An unexpected gift helps the writer find a new aspect of love.
Photo: Laura Carlin
That hot Kenyan Saturday afternoon, I was thirsty and exhausted as I returned from my routine walk into the endless Kibera slums. Into the valleys and over the hills covered by shanties, I plodded through the maze of busy dirt roads. I was angry with myself for venturing too far and was running late for lunch at Hekima College, the Jesuit seminary where I was studying for the priesthood. My T-shirt was drenched in sweat, and my flip-flops were covered by brown dust. I usually dressed down to fit into the slum crowd. Also I seldom spoke to anybody, so my Nigerian accent wouldn't betray me. There were lots of artisans hammering away on scrap metals, and the roads were hemmed in by petty traders' mats, selling tomatoes and used clothes and sukuma-wiki. But my mind was on the lunch of Nile perch, rice, and ugali.

Suddenly someone was running behind me. I braced myself, instinctively sticking my hands into my pockets to guard my wallet. A boy ran past, stopped and turned to face me. He was a street kid, a chokora, about 7 years old and hungry-looking. He wore brown shorts and an oversize yellow shirt that had lost its buttons; when he ran the shirt spread out behind him like malformed wings. He had big eyes and his face was dusty as if he had been sand-bathing all day. He was holding something in a white dirty soggy paper cup. He held the cup high. Occasionally, he took a sip or pretended to take a sip, then wiped his mouth with a long tongue, which created a clean circle in his dusty face, a mustache of sorts.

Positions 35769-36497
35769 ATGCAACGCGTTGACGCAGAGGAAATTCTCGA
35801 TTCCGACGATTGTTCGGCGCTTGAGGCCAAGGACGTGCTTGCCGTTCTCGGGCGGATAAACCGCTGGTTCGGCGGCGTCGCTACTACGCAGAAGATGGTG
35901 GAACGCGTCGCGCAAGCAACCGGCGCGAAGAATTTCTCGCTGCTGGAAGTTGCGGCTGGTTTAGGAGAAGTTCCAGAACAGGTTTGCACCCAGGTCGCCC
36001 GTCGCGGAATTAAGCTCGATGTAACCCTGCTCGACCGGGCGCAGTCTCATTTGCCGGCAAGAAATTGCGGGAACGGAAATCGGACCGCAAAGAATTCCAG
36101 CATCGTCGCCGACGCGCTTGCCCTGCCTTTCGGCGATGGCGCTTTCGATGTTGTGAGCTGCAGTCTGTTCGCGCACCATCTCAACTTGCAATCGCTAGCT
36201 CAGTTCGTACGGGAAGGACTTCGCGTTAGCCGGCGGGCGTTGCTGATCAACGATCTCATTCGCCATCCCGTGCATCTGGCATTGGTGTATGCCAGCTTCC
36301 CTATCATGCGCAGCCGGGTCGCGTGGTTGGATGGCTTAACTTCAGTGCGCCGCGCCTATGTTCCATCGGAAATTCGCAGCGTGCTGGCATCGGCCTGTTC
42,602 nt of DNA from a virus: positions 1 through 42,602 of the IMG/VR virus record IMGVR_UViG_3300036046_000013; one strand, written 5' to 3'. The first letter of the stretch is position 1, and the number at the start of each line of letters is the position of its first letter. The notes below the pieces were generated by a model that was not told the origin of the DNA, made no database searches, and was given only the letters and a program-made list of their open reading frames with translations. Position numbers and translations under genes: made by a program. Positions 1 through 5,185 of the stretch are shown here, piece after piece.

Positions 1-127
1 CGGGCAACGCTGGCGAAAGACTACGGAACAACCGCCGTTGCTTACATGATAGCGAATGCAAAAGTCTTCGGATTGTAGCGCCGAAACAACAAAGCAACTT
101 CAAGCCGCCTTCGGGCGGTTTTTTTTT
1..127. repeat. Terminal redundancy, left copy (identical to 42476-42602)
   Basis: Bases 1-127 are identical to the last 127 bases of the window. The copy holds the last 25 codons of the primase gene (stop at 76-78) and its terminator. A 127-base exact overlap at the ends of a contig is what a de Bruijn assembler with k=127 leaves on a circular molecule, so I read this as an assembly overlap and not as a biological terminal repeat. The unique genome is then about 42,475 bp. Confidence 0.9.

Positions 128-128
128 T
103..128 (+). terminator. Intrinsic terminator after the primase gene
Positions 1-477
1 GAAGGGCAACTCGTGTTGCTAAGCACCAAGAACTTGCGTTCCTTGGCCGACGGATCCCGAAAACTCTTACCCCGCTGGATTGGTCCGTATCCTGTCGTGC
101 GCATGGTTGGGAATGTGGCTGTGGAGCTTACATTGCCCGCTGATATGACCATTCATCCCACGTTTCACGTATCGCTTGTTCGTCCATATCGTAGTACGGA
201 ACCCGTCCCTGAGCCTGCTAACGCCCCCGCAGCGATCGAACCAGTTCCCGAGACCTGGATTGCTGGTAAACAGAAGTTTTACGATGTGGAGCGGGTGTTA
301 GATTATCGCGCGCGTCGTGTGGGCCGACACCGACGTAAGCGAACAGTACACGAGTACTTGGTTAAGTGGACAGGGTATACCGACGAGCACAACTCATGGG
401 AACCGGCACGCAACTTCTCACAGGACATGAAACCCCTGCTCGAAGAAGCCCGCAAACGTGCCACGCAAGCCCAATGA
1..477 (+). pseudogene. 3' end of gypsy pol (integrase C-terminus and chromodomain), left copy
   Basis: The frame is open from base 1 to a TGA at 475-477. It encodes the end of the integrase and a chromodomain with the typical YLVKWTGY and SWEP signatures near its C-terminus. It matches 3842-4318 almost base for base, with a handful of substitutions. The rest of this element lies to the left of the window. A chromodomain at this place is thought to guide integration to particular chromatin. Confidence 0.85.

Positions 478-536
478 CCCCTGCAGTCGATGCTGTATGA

"Sasa!" he greeted me, standing in my way.

"Yeah, sasa!" I responded with the little Kiswahili I knew and walked past him.

He caught up with me and felt my soaked shirt, sympathizing with my fatigue.

"Yogurt...yogurt!" he said, trying to offer me the paper cup.

"No...asante," I thanked him.

"Drink...yogurt."

"No, I'm not thirsty," I lied and shrugged.

Looking intently at me, he said, "Me...me...broder, cheers!"

I remembered him and stopped. He was one of the two chokoras whom I had mistakenly invited into Our Lady of Guadalupe Church one rainy evening a few months back. I remembered how they, seeing the faithful receiving the Eucharist, had slipped into the Communion line, to take advantage of free wafers. I remembered the warm feeling I left Mass with because of the risk they'd taken to march in that line of "saints."


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